He started asking questions when we were at a christening last weekend, curious to know who Jesus was. So we told him what we could about what Christians believe, and found a couple of books at the library to help bring the story to life a bit more.

We have even had a go at making our own nativity – something I have never done before, but which Arthur has really loved – and well and truly made his own.

IMG_1782.jpg

He was interested in the characters, in the angel and the shepherds and the wise men, but as soon as he started to understand that they had all come to see the Baby Jesus he wanted to give his favourite toys a chance to meet this special baby too. Soon the stable was inundated with lego superheroes and Star Wars characters, arriving in their spaceships to see what all the fuss was about.

I was wholly resistant to this at first, dismissing his hijacking of the Christmas story and wanting to make sure he understood the ‘real’ version. But then I realised that perhaps he’d actually found his own truth at the centre of it all – and that, ultimately, is what this is all about.

IMG_1783.jpg

Where memories go when they’re forgotten

December is never a good writing month for me. I find the excessive amounts of darkness pretty wearing, and what surplus creative energy I do have seems nowadays to get sucked into preparing for the the double whammy of Christmas and Arthur’s birthday three days later.

It really stressed me out last year, but this year I’ve accepted my limitations and (other than external demands on my time which I have less control over), I’m finding things all a lot easier to handle.

The timing of my self-imposed deadline for getting the latest draft of my WIP to my agent was not accidental. Having submitted that before the end of November I don’t feel too guilty about being a non-writing writer for a bit. That’s not to say all thoughts of novels have been banished completely: as I’ve let myself get caught up once more in the day to day, I have felt my next project tapping away at the corners of my mind, just waiting for its turn in the spotlight.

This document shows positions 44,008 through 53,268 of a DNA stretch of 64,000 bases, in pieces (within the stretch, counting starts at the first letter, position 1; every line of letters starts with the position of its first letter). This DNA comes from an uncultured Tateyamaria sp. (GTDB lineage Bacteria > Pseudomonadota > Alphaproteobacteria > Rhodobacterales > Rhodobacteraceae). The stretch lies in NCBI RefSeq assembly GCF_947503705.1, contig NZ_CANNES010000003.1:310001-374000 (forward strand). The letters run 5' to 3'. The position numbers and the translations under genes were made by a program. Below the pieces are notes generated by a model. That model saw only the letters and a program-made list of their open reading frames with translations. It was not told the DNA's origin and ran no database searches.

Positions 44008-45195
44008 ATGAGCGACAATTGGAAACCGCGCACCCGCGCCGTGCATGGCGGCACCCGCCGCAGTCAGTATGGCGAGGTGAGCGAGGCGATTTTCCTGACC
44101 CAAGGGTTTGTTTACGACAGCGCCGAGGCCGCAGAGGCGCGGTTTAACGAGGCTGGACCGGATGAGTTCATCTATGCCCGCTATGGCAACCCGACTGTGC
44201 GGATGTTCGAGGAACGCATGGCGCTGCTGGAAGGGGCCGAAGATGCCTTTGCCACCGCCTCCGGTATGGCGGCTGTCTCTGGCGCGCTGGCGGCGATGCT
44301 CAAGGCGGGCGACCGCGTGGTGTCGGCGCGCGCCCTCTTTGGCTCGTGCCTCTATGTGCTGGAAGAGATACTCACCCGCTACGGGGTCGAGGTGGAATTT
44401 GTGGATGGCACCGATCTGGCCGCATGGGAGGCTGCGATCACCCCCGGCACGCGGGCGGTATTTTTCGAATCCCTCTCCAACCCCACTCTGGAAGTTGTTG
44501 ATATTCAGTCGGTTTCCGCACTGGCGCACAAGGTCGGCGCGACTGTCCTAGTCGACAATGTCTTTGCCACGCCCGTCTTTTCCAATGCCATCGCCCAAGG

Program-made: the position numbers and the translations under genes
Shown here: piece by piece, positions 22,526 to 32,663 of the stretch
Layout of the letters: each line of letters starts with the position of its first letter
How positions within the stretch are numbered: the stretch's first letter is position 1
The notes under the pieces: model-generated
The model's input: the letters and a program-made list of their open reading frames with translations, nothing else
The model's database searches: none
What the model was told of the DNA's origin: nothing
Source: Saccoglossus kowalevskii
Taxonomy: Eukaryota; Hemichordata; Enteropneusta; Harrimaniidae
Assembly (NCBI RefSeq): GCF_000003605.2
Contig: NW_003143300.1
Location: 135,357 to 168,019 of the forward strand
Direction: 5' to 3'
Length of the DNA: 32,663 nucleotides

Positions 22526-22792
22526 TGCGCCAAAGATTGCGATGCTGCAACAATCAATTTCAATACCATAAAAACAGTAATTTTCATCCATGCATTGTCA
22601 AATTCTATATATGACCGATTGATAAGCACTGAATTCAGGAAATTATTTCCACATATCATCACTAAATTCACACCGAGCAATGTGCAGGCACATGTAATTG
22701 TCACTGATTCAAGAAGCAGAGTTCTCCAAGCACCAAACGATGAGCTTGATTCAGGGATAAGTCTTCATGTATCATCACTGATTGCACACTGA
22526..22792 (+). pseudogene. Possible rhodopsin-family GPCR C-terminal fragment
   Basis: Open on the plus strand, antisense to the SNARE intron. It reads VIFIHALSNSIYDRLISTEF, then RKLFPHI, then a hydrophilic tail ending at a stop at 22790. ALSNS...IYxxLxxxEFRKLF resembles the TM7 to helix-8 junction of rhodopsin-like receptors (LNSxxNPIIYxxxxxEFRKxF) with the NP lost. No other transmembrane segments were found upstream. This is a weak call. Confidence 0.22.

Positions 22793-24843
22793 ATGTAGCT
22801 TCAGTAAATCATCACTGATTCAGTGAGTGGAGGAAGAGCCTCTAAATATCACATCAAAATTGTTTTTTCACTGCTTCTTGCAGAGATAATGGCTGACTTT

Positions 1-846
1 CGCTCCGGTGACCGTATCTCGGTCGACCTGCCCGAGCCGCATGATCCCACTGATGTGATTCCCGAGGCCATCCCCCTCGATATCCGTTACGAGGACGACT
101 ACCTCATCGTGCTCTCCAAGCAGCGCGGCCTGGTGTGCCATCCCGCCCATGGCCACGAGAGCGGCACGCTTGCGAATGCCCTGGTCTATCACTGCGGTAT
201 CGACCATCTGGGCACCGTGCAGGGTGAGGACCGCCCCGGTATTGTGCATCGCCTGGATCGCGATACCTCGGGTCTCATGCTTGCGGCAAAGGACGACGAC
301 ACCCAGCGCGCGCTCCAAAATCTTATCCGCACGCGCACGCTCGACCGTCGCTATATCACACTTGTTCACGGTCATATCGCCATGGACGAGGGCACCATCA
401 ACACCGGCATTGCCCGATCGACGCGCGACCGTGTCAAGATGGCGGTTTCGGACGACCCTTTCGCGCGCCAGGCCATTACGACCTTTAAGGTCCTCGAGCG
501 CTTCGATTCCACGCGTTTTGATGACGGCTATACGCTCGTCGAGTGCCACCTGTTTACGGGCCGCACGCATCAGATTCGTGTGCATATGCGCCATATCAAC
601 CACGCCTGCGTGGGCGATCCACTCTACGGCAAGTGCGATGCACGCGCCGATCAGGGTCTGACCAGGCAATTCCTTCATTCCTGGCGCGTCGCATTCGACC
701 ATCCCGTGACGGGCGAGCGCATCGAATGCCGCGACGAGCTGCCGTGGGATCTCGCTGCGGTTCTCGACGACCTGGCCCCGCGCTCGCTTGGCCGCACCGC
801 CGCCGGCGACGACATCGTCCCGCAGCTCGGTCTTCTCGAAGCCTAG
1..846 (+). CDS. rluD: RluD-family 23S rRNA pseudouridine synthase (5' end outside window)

I find it very curious how a story develops.

IMG_1234

The flash of inspiration that comes first – a person, an event, a conceit that needs exploring. Those can seem to come from almost nowhere: they may have their origins somewhere in real life, but the way that concrete experience gets twisted and turned into the beginnings of a work of fiction renders it almost unrecognisable.

But it’s what comes next that really blows my mind. The way the characters start talking to you, offering up little titbits when you least expect it. The way that reading or hearing something completely unrelated seems to jog your memory and fill in an aspect of the plot that hitherto had not quite made sense. The way that you can lay an idea to rest for a while, and when you return you find it is embellished with so many more details that it is hard to believe weren’t always there.

Sometimes it’s hard to believe that I’m making a story up at all, that the events that are unfolding didn’t really happen. Sometimes it feels like the story is there, waiting to be discovered, and I’m just a conduit for a tale that needs to be told.

There was something Capaldi’s Doctor said that provided an explanation for it all that’s pretty hard to argue with: